Monday, September 16, 2013
Understanding Your Book's Marketablity
We have talked a lot about the things we look for when a submission comes across our desk. We look at characters, plot, setting and certainly the writer’s ability to tell a story. But, along with all of this, one of the biggest elements we look at is the marketability of the product. Because this is a business that revolves around sales, we have to seriously look at how well we can market that product to the reader.
Now this is not simply a matter of the approaches we are going to take with telling the public. This also involves how many doors we can open up for the author. Obviously, the more publishers we can send the product out to, the more chances we have to sell the product. For some stories, this is really a difficult project and may be one of the key factors for agents passing on a story. And yes, the editors may do the same thing if they see a limit to the type of buyers for a project.
I do believe a lot of writers miss this point, and it is certainly one that I am constantly trying to educate writers about. For many writers, the approach they take for deciding where to send submissions to is similar. They scan through books such as the Writers Guide to Literary Agents, or many of the similar lists we can find on websites such as Query Tracker. Any agent or editor that says they represent their genre, they throw it on their list of potential submissions. The problem, however, is that many of those editors and agents on their lists are going to reject them simply because their story is really not what they are looking for.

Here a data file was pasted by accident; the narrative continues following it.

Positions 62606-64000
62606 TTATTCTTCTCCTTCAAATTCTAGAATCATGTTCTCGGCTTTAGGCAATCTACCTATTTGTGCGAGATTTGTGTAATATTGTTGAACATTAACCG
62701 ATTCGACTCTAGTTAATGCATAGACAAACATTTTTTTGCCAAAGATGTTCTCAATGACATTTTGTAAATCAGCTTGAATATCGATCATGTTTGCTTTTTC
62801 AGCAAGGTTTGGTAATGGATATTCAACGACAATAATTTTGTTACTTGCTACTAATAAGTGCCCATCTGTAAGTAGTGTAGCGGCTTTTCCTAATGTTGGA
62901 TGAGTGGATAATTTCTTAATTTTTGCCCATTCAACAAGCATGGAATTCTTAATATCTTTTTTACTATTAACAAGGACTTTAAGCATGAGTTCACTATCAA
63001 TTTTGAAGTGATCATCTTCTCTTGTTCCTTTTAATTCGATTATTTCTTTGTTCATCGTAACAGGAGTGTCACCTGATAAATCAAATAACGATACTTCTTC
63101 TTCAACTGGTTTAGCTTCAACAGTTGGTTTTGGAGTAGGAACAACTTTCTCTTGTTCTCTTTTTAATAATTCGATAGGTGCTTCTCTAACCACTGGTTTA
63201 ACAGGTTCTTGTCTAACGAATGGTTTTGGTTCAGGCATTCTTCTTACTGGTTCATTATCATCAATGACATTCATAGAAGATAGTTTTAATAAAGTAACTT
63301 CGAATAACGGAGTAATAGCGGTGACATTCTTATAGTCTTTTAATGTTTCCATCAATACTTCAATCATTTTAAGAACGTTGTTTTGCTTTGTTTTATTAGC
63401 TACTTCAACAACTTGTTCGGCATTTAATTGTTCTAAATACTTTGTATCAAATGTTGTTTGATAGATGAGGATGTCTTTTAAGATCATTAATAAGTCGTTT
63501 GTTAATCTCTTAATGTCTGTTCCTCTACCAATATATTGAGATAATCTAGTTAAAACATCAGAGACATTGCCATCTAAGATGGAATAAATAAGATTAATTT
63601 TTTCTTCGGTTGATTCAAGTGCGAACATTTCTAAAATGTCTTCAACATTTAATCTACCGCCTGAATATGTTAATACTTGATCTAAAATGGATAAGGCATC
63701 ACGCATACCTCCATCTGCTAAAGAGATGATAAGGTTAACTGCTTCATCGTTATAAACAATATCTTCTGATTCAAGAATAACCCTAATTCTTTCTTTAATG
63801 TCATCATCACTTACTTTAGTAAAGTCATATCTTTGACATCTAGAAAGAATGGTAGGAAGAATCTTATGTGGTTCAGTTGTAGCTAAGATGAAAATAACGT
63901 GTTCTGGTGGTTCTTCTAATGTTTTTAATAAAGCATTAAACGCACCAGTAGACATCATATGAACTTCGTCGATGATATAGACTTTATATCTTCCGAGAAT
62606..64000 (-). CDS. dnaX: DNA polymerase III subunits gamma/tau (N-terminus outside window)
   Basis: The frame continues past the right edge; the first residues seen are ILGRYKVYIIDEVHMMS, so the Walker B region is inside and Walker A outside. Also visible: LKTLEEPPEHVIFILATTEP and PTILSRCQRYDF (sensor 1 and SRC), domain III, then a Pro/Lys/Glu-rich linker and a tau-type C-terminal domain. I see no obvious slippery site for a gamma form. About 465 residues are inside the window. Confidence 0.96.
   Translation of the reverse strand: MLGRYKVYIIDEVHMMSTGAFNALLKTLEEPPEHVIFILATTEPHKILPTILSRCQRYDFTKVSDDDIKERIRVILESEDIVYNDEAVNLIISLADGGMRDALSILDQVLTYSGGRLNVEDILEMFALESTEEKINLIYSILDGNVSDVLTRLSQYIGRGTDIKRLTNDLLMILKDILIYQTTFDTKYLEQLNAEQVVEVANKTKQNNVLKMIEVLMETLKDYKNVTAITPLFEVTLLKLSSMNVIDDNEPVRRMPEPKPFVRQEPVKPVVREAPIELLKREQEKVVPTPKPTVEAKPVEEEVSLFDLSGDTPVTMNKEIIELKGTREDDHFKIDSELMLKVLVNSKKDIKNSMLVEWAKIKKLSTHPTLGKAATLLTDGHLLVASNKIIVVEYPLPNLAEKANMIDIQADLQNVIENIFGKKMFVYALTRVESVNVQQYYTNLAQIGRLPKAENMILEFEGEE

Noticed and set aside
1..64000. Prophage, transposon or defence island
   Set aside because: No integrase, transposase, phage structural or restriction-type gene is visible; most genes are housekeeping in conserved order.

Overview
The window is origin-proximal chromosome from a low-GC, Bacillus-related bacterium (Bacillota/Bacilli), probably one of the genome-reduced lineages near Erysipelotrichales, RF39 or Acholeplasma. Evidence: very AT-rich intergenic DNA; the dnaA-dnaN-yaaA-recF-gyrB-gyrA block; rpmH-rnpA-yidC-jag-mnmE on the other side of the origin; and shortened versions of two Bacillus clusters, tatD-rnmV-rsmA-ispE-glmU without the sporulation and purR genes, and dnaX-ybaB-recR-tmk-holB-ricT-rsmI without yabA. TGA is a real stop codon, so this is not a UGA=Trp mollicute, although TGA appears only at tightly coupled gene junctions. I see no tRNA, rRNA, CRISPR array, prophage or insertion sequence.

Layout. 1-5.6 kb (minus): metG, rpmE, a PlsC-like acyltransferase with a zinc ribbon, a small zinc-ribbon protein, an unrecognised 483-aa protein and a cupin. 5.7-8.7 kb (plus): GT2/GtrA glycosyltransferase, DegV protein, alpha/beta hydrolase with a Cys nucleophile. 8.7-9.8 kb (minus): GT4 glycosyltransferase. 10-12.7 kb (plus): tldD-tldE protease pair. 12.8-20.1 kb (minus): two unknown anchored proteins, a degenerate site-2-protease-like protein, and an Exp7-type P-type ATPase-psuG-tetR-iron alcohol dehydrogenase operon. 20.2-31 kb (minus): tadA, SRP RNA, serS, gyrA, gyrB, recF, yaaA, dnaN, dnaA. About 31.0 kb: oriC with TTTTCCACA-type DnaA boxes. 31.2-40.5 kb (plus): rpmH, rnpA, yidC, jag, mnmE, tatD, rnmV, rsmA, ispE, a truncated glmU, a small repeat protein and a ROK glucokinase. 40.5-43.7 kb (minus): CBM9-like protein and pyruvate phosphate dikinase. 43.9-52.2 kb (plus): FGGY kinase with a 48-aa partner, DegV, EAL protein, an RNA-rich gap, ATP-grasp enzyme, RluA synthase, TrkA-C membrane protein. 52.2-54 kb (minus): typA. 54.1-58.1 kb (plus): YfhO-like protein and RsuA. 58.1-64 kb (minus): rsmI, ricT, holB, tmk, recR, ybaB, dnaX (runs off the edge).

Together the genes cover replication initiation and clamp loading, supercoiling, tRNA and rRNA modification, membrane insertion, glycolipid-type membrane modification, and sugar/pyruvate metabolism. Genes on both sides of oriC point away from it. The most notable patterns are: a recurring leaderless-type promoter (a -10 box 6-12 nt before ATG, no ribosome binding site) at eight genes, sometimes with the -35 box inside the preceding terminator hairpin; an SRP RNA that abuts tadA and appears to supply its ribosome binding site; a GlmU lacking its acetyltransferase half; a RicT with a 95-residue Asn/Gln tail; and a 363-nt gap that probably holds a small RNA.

For example, although I take historical fiction and yes, it shows up on many sites as such, I only represent historical romance. In this case, you have to know exactly what we mean by historical romance. The true biography of a great love affair in history, although romantic and certainly historical is not historical romance.
We can extend this ideas as well to the voice of the story. This is where the discussion of category and single title comes in. Not only is there a word count requirement to these stories, there is also a distinct voice that makes these two very unique genres.
Now, let’s return back to the issue of agents looking at a project. Again, we are looking for a way to maximize potential locations to send a project to. If a project has already been marketed by the author to editors, and received rejections (for whatever reason) these doors are now closed. In most cases, we cannot call the editor up and say, “Hey, I know you passed on this project, but I want you to look again.” Sure, we might be able to do this if we go through a ton of revisions with the author, but essentially, this is an opportunity that is lost.
In the case of the category romances, or stories that are very specialized, the author needs to know from the beginning that the opportunities are really limited. Here is an example. An author contacted me with a category romance. The story was good and it was certainly right on the money for this single line at Harlequin. But, that is where it stops. It didn’t fit any other category line out there with Harlequin or other publishers. Sure we could self-publish or find one of those “we take everything” digital lines, but this is not what the author wanted. As I contemplate a project like this, we have to stop and think if the author has anything else that might be packaged with this to make it more marketable. Are there ways that we can use this story as a template to turn it into a brand new story that might be more flexible? Tough decisions and everyone has to be on board with it.
For writers, whether or not you want to go through an agent or not, you have to take the time to really examine how many people will be interested in your project. How many places will take a story of this type? This is called market research!